How do COVID-19 testing criteria differ across countries?

Cross-Country Analysis


How do COVID-19 testing criteria differ across countries?

Since the start of the COVID-19 pandemic, countries have been advised by WHO to expand testing in order to detect COVID-19 cases early, ensure their isolation, trace and isolate their contacts, and determine the epidemiological situation as accurately as possible.

However, for a number of reasons, including the stage of the epidemic, the national response strategy, and differences in the capacity for testing, countries have used different criteria to decide who to test. 

Details on current testing criteria as of 16th April for a selection of countries in the WHO European region are available from the COVID-19 Health Systems Response Monitor (HSRM) and summarized in the figure below, with data for 41 countries available. These countries are at various stages of the pandemic, and this might explain some of their differences in testing strategies. Initially, as a few imported cases were detected, the testing was primarily focussed on symptomatic travellers arriving from high-risk areas (with the geography of what were considered high-risk areas progressively expanding) and their symptomatic contacts. This focus on imported cases has shifted in most countries, as they started registering community spread. 

As of 16th April, among symptomatic population groups, most countries test people with severe symptoms (mainly those needing hospitalisation). The testing of symptomatic cases in groups at high risk and among health- and social care staff is also done quite broadly, although not in all countries, and testing in social care seems to lag behind. For example, in the Netherlands, symptomatic health care staff are required to self-isolate if they display symptoms of COVID-19, but they are not tested routinely. Strategies also vary widely in terms of testing residents of long-term care institutions, with some countries testing all residents with symptoms, while others (e.g. France, the Netherlands and the United Kingdom) only test few or selected cases in order to determine if there is an outbreak in an institution. When interpreting the figure, it is important to bear in mind that countries differ in details of strategies (e.g. there may be regional differences as well as set priorities depending on laboratory capacity) as well as in the scale of implementation.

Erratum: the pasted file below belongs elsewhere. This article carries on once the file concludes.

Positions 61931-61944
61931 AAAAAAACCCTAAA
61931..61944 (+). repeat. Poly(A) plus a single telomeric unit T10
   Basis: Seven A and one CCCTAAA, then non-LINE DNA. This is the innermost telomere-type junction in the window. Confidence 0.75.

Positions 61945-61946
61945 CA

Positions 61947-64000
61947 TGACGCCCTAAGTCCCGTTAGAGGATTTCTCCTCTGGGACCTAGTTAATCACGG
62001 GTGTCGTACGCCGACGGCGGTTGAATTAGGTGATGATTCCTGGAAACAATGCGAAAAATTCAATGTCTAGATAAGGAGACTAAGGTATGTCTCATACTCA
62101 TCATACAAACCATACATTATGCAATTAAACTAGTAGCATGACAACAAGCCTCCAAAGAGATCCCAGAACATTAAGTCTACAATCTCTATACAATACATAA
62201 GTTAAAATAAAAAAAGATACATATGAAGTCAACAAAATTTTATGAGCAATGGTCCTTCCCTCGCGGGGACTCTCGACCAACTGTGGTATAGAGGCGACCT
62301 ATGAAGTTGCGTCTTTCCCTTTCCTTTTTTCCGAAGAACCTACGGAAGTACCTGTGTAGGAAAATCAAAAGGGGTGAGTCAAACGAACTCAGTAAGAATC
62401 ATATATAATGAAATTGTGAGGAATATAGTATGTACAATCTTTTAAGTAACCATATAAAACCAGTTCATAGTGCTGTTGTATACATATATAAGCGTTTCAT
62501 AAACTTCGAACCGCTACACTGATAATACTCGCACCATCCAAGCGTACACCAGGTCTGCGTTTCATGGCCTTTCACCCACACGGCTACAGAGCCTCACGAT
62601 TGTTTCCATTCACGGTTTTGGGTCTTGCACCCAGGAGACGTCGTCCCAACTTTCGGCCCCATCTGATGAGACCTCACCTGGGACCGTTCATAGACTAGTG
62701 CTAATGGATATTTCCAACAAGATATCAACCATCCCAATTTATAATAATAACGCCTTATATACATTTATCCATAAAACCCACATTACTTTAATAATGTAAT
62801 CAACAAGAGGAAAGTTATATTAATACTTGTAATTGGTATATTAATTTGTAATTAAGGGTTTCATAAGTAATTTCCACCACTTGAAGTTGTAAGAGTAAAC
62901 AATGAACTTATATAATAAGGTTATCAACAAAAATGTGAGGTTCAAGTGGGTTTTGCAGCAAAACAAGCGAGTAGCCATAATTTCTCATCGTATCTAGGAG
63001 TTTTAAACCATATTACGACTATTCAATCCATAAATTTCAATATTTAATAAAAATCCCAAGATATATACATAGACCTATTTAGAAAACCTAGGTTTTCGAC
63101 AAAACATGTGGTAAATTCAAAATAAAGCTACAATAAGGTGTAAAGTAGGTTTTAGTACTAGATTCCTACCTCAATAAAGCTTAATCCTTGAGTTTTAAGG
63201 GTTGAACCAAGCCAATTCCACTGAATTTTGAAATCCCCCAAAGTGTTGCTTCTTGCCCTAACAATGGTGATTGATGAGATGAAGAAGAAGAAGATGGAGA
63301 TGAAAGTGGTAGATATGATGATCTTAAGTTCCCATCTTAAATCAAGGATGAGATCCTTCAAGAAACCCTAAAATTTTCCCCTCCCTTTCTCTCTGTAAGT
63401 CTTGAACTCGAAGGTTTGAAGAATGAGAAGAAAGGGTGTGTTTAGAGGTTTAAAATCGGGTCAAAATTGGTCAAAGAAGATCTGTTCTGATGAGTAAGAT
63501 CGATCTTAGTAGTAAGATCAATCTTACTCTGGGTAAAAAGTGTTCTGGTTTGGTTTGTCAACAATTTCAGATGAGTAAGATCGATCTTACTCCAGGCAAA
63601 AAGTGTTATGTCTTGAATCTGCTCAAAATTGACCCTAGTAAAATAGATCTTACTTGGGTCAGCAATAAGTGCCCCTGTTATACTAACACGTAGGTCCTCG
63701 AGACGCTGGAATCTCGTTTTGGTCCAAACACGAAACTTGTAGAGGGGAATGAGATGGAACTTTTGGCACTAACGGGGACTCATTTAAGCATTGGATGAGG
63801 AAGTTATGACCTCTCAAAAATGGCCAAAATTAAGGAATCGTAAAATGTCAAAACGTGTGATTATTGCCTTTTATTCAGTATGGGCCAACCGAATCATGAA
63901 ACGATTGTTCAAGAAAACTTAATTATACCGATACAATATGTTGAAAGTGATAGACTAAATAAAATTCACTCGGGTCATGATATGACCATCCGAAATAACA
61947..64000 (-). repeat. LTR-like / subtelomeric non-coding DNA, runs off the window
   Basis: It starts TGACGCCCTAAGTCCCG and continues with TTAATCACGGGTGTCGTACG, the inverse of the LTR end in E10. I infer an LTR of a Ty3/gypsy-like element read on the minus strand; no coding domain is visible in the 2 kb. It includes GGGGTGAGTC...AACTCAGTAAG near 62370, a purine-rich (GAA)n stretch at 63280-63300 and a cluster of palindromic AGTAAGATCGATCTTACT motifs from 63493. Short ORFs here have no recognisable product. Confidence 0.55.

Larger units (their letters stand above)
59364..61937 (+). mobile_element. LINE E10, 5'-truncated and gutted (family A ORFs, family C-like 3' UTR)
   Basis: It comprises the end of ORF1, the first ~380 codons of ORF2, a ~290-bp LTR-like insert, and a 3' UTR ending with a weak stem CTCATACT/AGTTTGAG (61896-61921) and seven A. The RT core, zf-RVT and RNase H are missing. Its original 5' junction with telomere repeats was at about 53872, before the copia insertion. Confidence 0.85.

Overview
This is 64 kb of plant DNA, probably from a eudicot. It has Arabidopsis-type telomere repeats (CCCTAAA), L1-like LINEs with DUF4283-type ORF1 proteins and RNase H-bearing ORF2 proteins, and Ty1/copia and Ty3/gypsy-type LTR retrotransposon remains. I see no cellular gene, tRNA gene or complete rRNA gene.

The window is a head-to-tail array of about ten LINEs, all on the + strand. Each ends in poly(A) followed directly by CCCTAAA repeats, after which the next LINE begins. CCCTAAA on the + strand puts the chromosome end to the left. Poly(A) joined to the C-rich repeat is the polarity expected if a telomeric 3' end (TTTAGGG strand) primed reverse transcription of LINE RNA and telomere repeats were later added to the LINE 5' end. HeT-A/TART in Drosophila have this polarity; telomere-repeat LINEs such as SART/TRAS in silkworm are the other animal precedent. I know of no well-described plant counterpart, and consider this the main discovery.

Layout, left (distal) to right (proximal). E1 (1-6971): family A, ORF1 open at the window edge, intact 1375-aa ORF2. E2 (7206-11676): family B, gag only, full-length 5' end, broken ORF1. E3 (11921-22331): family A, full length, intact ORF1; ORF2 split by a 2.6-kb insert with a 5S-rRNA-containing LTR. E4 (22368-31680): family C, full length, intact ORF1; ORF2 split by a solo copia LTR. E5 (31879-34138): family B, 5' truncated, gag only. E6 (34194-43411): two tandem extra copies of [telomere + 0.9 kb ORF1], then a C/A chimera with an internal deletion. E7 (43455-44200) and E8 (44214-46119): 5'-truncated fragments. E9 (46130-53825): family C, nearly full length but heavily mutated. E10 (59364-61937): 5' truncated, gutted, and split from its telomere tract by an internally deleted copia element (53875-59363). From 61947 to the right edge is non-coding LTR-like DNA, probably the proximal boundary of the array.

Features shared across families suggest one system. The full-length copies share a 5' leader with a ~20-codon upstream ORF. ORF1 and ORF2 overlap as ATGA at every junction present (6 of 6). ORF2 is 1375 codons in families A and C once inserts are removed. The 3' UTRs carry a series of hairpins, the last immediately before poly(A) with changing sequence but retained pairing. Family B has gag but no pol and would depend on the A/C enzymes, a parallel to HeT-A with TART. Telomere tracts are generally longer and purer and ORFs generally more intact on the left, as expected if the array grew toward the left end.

As testing capacity in countries expands, more countries start to pilot areas with community-wide testing (e.g. Cyprus and the Veneto region in Italy), however none of the 41 countries reviewed have implemented this at the national level. 

Figure 1. Selected categories of the symptomatic population groups tested nationally in 41 countries

In countries with community spread that have restricted testing capacity, WHO recommends to prioritise testing of at-risk and vulnerable groups, all symptomatic health care workers, and at first symptomatic cases in closed settings, such as long-term care institutions.

Marina Karanikolos, Selina Rajan, Bernd Rechel